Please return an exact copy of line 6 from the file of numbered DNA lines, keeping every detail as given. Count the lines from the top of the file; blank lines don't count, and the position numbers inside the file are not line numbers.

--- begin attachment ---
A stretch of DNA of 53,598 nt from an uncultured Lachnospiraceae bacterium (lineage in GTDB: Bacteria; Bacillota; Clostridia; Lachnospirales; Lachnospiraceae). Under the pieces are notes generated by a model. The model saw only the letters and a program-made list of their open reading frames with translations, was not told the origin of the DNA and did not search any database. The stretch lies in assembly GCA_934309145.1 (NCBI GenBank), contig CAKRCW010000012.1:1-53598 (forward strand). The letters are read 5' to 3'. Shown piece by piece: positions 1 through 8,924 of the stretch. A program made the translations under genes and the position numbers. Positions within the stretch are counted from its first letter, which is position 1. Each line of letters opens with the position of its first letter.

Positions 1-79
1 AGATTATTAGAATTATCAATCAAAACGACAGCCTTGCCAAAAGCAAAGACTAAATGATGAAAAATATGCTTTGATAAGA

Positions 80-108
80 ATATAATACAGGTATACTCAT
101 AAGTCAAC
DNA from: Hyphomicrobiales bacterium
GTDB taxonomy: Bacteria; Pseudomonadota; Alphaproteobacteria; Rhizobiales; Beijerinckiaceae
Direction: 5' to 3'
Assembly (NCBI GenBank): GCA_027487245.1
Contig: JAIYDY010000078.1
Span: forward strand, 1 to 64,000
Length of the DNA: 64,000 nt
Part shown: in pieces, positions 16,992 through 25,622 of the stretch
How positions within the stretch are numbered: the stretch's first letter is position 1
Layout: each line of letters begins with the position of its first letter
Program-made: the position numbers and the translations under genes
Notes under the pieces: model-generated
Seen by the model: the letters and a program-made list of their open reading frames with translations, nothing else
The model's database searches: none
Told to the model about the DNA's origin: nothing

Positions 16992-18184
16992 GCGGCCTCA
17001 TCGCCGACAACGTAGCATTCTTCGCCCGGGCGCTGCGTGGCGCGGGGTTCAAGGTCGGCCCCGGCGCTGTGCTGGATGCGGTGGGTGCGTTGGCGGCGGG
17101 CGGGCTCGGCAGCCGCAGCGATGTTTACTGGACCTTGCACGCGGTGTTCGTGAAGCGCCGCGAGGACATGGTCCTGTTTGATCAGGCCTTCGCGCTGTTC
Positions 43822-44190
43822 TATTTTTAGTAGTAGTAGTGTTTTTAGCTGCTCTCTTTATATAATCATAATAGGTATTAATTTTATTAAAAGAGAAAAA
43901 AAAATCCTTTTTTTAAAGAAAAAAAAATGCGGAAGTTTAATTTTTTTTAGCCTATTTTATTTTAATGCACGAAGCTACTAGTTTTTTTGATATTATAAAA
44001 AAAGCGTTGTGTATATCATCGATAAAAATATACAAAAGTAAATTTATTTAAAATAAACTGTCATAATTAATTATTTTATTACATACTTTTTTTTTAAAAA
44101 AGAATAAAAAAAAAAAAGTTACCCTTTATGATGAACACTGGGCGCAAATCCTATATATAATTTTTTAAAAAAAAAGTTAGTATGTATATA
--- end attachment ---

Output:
101 AAGTCAAC